SINGAPORE - The elderly widow who lost her hand in a Jurong lift accident last Friday (Oct 9) is in a stable condition but needs surgery on not just her hand but her left leg, too.
Madam Khoo Bee Hua's left hand was severed when the 85-year-old tried to stop the lift doors from closing. Doctors at the National University Hospital (NUH), where she is now warded, failed to re-attach the hand after a four-hour operation.
Her son, who gave his name only as Mr Lee, said his mother's fall during the accident misaligned a metal plate in her left knee and caused a bone fracture.
The 59-year-old said: "The bone twisted and cracked, and the whole plate tilted up to touch the skin."
Madam Khoo underwent an operation during Friday night's surgery to set the plate straight to reduce her pain, and will have another operation on Monday (Oct 12) to treat the fracture.
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I want to settle the facts. If somebody is responsible, they must be held responsible. If no action is taken, I will take action.
MR LEE, son of Madam Khoo Bee Hua
The incident occurred on Friday morning as Madam Khoo was returning with her dog to her flat in Block 322, Tah Ching Road, where she lives alone.
The Straits Times understands that the lift doors somehow shut on her hand, leaving the dog outside and Madam Khoo trapped within the lift. Singapore Civil Defence Force (SCDF) rescuers had to prise open the lift doors to free her.
Her family has asked to view closed-circuit television footage of the incident.
Mr Lee, who declined to give his occupation, said: "I want to settle the facts. If somebody is responsible, they must be held responsible. If no action is taken, I will take action."
Use of the 19-year-old lift has been suspended while investigations are carried out, the Building and Construction Authority (BCA) said on Friday.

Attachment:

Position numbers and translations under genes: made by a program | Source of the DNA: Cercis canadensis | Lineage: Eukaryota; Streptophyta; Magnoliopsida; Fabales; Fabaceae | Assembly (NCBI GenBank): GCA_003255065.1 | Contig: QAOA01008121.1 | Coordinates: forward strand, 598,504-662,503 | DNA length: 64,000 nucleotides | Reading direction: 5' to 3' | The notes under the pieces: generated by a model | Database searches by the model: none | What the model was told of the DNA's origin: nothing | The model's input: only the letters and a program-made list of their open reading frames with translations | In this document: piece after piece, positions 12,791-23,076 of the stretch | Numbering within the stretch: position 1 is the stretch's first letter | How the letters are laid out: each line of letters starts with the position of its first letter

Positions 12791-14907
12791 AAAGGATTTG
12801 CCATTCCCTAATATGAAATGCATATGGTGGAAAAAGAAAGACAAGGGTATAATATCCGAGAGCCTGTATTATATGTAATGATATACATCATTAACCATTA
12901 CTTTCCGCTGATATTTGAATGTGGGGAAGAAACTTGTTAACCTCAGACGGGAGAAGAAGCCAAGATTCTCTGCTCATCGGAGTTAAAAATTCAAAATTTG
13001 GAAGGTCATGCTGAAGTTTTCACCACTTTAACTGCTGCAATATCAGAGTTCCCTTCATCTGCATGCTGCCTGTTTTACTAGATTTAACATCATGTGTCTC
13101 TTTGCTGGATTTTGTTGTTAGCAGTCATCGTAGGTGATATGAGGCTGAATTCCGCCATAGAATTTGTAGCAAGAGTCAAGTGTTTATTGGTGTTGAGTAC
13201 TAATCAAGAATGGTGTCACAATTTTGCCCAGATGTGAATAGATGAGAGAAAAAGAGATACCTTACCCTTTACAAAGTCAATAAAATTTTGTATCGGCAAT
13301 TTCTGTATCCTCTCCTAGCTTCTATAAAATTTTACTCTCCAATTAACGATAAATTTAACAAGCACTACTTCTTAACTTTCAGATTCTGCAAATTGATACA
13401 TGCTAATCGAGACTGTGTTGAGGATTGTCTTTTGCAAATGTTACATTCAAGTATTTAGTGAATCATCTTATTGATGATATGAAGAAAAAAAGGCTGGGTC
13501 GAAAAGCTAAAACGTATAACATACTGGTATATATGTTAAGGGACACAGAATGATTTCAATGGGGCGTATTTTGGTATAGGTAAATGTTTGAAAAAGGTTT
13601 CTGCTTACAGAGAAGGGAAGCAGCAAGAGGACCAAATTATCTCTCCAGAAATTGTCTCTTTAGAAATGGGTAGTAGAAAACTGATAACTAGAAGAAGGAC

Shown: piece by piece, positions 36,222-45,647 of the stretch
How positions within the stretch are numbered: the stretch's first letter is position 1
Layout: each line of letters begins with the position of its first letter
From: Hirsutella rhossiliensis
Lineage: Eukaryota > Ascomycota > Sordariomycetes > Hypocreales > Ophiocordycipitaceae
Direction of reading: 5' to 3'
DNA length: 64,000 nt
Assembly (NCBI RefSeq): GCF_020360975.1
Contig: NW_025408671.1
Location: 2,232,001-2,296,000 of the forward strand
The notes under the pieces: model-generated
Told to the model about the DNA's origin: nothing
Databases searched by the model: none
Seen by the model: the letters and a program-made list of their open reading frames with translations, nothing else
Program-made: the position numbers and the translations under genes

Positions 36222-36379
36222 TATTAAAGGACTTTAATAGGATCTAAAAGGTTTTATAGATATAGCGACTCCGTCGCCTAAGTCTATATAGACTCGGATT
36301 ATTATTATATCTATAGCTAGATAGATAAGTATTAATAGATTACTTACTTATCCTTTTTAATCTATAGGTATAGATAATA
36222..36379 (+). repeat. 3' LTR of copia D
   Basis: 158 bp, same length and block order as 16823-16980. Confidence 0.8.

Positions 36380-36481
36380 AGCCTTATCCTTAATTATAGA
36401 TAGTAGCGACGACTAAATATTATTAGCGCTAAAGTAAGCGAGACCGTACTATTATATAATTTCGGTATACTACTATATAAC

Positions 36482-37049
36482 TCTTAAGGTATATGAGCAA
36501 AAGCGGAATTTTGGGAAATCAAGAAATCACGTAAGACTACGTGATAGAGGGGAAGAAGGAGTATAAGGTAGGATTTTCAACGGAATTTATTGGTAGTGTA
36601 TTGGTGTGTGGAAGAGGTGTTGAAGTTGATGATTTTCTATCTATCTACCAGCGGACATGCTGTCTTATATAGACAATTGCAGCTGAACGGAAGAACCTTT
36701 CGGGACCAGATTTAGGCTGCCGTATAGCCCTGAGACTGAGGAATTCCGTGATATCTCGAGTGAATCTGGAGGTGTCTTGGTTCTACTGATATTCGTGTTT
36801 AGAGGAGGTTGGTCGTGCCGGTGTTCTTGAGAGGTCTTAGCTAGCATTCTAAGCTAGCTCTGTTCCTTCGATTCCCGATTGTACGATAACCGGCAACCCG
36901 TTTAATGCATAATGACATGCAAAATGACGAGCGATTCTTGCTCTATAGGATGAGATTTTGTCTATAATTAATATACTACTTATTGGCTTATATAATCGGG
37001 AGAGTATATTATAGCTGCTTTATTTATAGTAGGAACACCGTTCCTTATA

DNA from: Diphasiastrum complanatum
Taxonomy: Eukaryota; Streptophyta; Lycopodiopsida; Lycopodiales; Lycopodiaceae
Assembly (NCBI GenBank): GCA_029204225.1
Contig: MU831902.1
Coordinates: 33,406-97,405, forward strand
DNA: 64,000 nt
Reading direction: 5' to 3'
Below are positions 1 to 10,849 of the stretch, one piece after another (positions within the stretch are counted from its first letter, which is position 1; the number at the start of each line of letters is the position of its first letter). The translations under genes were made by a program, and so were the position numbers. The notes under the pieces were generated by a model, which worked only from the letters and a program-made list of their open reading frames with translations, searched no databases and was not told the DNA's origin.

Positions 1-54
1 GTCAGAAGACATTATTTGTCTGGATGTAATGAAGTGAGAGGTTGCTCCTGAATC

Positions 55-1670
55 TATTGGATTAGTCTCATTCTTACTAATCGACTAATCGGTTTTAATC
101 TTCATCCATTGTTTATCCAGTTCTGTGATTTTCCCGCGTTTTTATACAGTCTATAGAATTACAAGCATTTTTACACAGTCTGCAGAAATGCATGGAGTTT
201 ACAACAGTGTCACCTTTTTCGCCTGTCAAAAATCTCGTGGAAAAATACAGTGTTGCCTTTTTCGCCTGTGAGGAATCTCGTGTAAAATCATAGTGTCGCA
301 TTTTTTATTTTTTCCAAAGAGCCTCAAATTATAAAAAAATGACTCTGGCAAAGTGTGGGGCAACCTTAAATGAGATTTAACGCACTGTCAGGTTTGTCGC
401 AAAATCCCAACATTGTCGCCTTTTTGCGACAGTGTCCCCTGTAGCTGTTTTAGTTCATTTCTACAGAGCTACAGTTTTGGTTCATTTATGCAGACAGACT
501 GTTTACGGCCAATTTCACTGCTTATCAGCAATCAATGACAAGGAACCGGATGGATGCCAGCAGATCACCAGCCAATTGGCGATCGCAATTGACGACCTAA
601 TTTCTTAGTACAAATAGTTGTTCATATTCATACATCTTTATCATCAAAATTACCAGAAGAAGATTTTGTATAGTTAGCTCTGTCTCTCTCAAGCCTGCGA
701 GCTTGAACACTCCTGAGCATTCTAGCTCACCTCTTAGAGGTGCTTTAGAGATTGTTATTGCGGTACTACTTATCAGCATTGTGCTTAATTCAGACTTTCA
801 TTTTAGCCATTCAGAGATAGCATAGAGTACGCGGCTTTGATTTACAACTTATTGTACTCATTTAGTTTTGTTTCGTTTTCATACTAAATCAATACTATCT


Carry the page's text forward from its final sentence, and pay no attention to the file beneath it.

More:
According to a report in The New Paper, residents have been complaining about problems with both lifts in the block for months.
Mr Lee, who lives in a block of flats opposite, recalled that he had been on his way to work that morning when he saw the activity.
"I saw an ambulance, a Red Rhino, and thought there must be some kind of fire. Then I saw (SCDF officers) looking for something. I asked what they were looking for. They said it was a broken hand.
"It was only when I saw my mother lying there that I realised it was her hand they were searching for."
He said his mother is conscious but tired. "She is now on painkillers. On and off, she will speak one or two words, then go back to sleep."
The severed hand is being preserved at NUH. Mr Lee said: "I have to seek my mother's opinion on how to deal with it."
He added that his family is now caring for his mother's dog - a small, white, mixed-breed stray she had adopted - for the time being.
During the accident, the dog's leash was caught between the lift doors, and it was dragged up to the top of the doors and left dangling there. A neighbour cut it down before it choked to death.
Mr Lee takes the dog with him when he stays at his mother's flat overnight to keep an eye on things.
"It's very attached to my mum," he said. "Every night, it waits at the door for her to come back."